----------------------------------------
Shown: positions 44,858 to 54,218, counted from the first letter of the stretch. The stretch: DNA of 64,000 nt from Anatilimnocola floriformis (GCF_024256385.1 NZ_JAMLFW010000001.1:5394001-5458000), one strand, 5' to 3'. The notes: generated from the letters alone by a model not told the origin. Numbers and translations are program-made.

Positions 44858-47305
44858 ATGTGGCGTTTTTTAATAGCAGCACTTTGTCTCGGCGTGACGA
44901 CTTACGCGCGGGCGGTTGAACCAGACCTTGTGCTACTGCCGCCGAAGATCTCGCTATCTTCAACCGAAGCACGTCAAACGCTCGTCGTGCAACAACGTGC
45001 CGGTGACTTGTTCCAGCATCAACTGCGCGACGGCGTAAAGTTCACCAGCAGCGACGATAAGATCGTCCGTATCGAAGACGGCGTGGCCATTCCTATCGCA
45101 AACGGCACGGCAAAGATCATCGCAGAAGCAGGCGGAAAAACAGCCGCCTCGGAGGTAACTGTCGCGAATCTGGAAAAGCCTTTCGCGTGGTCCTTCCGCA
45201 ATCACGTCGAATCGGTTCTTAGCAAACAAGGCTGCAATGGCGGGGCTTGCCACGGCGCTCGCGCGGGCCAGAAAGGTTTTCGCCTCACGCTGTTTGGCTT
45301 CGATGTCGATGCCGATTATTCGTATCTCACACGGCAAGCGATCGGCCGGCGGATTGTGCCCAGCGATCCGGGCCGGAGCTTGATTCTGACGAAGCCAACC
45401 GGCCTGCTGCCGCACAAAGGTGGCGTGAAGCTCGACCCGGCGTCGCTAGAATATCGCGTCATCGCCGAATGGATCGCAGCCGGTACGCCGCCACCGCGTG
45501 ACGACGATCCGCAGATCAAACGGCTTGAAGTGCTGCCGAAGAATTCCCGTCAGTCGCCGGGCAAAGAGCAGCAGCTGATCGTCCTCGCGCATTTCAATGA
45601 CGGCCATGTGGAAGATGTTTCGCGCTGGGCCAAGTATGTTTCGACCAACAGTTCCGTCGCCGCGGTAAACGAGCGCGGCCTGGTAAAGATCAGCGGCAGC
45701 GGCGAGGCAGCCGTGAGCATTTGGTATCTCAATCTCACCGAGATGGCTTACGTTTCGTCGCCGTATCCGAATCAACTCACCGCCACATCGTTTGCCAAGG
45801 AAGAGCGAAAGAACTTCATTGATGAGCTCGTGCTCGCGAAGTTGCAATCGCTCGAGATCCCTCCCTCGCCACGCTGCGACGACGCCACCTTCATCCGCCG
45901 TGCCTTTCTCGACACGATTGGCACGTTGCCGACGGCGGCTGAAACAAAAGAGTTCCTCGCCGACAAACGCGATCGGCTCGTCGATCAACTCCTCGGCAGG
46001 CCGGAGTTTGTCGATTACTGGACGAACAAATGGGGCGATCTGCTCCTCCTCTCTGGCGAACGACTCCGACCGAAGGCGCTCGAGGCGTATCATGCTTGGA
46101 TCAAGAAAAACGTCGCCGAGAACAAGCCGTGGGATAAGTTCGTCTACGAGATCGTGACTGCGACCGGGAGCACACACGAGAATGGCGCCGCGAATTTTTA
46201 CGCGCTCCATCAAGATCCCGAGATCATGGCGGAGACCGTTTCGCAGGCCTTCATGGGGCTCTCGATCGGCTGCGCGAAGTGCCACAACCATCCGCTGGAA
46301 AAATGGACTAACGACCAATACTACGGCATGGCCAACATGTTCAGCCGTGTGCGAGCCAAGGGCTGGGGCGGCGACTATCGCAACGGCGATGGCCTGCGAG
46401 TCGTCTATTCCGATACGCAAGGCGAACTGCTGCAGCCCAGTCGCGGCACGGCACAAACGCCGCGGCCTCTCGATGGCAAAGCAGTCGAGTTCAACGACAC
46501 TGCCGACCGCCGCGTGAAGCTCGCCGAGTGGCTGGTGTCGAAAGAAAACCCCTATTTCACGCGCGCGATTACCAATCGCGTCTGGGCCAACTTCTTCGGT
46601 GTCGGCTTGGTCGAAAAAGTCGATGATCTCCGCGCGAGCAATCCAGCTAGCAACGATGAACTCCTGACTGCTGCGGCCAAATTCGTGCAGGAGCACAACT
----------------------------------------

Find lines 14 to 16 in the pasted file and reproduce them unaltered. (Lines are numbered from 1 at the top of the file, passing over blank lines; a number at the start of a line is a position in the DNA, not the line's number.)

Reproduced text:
45901 TGCCTTTCTCGACACGATTGGCACGTTGCCGACGGCGGCTGAAACAAAAGAGTTCCTCGCCGACAAACGCGATCGGCTCGTCGATCAACTCCTCGGCAGG
46001 CCGGAGTTTGTCGATTACTGGACGAACAAATGGGGCGATCTGCTCCTCCTCTCTGGCGAACGACTCCGACCGAAGGCGCTCGAGGCGTATCATGCTTGGA
46101 TCAAGAAAAACGTCGCCGAGAACAAGCCGTGGGATAAGTTCGTCTACGAGATCGTGACTGCGACCGGGAGCACACACGAGAATGGCGCCGCGAATTTTTA